On his way to California in 1849, emigrant James F. Wilkens described the dramatic geological area he encountered as "City of Rocks." The name remains, as well as hundreds of pioneer inscriptions, wagon ruts, and journal accounts, testifying to the nearly quarter-million people who traveled through here between 1843 and 1869.
Visitors today will see nearly the same scene - granite spires and monoliths reaching 60 stories tall. Geologists estimate the oldest granite to exceed 2.5 billion years. Established in 1988 as a national reserve, City of Rocks encompasses 14,407 acres of land (about one quarter is privately owned) and is renowned for its scenic, geologic, and historic significance. The City of Rocks area was an important landmark on the California Trail.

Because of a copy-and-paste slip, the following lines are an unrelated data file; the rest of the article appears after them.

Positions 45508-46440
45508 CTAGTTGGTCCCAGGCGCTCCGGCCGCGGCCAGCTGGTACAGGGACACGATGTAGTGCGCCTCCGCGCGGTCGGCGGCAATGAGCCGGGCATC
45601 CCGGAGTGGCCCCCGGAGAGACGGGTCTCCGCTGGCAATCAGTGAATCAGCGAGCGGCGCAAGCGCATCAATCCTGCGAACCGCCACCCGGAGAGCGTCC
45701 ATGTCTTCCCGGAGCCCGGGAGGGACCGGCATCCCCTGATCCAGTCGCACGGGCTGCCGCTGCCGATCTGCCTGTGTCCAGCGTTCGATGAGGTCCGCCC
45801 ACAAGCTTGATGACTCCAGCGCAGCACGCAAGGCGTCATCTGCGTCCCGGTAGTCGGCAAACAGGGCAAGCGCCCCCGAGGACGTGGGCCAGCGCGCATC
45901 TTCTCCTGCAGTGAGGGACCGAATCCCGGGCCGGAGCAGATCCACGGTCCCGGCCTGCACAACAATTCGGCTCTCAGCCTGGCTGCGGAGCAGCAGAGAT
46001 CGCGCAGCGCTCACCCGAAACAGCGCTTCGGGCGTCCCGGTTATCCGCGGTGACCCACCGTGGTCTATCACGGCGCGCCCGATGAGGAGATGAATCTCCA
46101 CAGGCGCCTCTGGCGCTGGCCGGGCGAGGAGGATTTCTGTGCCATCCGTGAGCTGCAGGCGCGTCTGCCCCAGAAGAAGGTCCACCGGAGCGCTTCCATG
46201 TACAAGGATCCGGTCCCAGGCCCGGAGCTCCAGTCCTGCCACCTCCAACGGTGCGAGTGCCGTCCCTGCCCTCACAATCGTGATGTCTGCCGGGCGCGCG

City of Rocks is one of the finest granite-face climbing sites anywhere. Climbers find the younger granite of the Almo Pluton to be some of the best rock they've ever ascended. About 700 routes have been developed to date. City of Rocks also has ample access to hiking, mountain biking, and horseback riding. The winter months provide excellent opportunities for snowshoeing and skiing.
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